From a legal perspective, it was a straightforward case of deceit and misrepresentation. From all other perspectives, however, Weerasinghe Turner v. Viveiros was anything but straightforward.
Massachusetts Lawyers Weekly
April 22, 2008
Article authored by Julia Reischel
April 22, 2008
Fall River jury awards $550,000 in emotionally charged bigamy case
Sri Lankan woman gets $300K for lost virginity
By Julia Reischel
From a legal perspective, it was a straightforward case of deceit and misrepresentation.
From all other perspectives, however, Weerasinghe Turner v. Viveiros was anything but straightforward.
"[The] judge indicated that he'd never seen anything quite like this," lead plaintiff's lawyer Patricia L. Davidson said of the case, which involved accusations of bigamy and stolen virginity between a Sri Lankan woman and the Massachusetts man she married.
For veteran litigator James C. Donnelly Jr., Davidson's colleague at Mirick O'Connell in Worcester who helped out on the case, "[the trial included] some of the most emotionally intense testimony that I've ever seen in a courtroom."
On April 2, a Superior Court jury in Fall River found that the already-wed defendant committed fraud by marrying the plaintiff and awarded her $550,000 — $300,000 of which was for the battery that occurred when she consummated the marriage and lost her virginity.
The lawyer for the defendant, John E. Zajac of Carmichael & Zajac in Taunton, did not respond to calls for comment before press time.
'That's my husband'
In 2000, according to the complaint, Harshini Weerasinghe was a 30-something Christian pediatrician living and working in Sri Lanka. When her parents ran an advertisement in a local newspaper looking for a husband for their daughter, a Massachusetts man, Ronald D. Viveiros of Berkley, answered the ad.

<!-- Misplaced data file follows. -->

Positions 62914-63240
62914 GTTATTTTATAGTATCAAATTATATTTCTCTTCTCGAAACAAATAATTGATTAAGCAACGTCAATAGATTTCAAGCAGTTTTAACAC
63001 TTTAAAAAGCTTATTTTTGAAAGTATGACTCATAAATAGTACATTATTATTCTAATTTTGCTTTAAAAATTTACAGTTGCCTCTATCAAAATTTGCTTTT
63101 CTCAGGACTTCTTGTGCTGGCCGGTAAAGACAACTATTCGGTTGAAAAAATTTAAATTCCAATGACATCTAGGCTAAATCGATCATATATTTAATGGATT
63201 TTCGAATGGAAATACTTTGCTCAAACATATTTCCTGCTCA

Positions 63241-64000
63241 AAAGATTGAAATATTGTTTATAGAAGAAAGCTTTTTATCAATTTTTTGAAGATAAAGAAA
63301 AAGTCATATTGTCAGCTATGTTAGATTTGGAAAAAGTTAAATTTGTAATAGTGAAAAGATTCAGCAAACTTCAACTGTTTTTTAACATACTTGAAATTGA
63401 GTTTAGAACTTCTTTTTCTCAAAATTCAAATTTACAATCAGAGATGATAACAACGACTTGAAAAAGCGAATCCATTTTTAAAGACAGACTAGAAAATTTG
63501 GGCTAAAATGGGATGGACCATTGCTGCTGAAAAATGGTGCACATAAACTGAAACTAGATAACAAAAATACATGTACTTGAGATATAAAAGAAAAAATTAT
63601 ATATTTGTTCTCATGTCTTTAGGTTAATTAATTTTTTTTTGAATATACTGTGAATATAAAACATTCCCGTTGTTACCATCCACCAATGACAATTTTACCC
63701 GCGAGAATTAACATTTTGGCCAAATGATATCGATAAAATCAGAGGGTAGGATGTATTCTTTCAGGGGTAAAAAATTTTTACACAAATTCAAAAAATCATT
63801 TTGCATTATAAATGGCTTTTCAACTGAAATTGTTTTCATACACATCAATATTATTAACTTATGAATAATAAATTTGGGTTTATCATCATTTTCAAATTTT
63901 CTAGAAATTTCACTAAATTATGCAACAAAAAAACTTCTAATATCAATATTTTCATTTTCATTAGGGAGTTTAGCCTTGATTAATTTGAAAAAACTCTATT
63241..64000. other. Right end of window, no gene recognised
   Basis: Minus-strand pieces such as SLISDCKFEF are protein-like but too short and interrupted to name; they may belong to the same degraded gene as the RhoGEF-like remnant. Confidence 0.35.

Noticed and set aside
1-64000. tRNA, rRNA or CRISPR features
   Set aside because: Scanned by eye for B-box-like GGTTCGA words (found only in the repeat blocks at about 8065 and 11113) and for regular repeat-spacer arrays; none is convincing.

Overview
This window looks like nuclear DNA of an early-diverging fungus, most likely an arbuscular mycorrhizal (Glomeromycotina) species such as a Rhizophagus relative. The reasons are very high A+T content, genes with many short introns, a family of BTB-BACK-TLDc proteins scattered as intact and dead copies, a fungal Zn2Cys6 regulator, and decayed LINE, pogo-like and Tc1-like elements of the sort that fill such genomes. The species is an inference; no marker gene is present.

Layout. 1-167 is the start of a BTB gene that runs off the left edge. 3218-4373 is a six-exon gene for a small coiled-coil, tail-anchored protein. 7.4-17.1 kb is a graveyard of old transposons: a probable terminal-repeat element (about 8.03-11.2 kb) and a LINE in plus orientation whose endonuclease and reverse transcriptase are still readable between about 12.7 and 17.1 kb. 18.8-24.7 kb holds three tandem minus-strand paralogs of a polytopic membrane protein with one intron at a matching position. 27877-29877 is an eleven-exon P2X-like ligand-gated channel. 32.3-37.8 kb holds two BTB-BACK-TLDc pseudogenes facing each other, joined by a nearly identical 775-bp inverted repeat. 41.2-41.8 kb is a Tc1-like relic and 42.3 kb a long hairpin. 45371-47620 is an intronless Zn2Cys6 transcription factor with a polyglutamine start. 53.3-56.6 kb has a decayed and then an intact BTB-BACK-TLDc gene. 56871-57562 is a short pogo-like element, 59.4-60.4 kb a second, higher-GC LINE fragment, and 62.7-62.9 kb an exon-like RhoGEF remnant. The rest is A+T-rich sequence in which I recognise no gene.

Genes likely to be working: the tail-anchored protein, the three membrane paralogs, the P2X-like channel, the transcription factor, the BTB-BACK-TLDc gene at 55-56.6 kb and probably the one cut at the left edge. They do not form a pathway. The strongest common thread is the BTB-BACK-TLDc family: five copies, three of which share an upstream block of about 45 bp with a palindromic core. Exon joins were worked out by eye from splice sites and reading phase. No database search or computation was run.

Over several months, a long-distance relationship between Viveiros and Weerasinghe developed over the telephone and via e-mail.
"They fell in love," said Davidson.
Viveiros proposed, and, on Feb. 21, 2001, he married Weerasinghe in an elaborate Sri Lankan ceremony that was bankrolled by her parents.
After the wedding, Viveiros and Weerasinghe, a virgin at the time, consummated the marriage.
Over the next two-and-a-half years, Weerasinghe and Viveiros lived apart, he in Berkley and she in Sri Lanka and later on the Turks and Caicos Islands in the Caribbean. They saw each other in person only once, during a five-day honeymoon in Sri Lanka.
During their marriage, Weerasinghe gave Viveiros more than $136,000, and her parents presented him with a $25,000 investment.
In 2003, Weerasinghe became suspicious of her husband, and, with the help of a Massachusetts attorney, conducted a background check on him. In October, she and her lawyer arrived unannounced at Viveiros' house in Berkley, only to discover that Viveiros had another wife — Dina M. Viveiros-Jorge.
"It was one of those, 'That's my husband; [no,] that's my husband' confrontations," Davidson said.
After Weerasinghe met Viveiros-Jorge, who reportedly had been married to Viveiros since 1991, Viveiros contacted Weerasinghe in her hotel room and, according to the complaint, admitted to lying about already being married.
Weerasinghe broke off contact with Viveiros, returned to Turks and Caicos, and her family sued Viveiros in Sri Lanka for fraud. That case is still open.
In April 2005, Weerasinghe married another man, Dr. Michael A. Turner and went to live with him in North Carolina.
The following December, Viveiros renewed contact with Weerasinghe, repeatedly calling her at her North Carolina home. He also hired attorneys to sue her for practicing bigamy and initiated a criminal bigamy and fraud complaint against her with North Carolina police, but both efforts ultimately failed.
In February 2006, Weerasinghe filed a complaint against Viveiros in Superior Court in Massachusetts that alleged that Viveiros, not Weerasinghe, was the bigamist and that he committed fraud by marrying Weerasinghe when he already had a wife.